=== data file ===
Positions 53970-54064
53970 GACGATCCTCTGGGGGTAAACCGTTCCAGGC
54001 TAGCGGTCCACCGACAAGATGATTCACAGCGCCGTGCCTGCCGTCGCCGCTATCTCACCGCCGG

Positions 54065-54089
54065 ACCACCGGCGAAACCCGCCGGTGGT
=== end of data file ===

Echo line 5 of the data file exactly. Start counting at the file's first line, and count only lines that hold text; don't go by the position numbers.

54065 ACCACCGGCGAAACCCGCCGGTGGT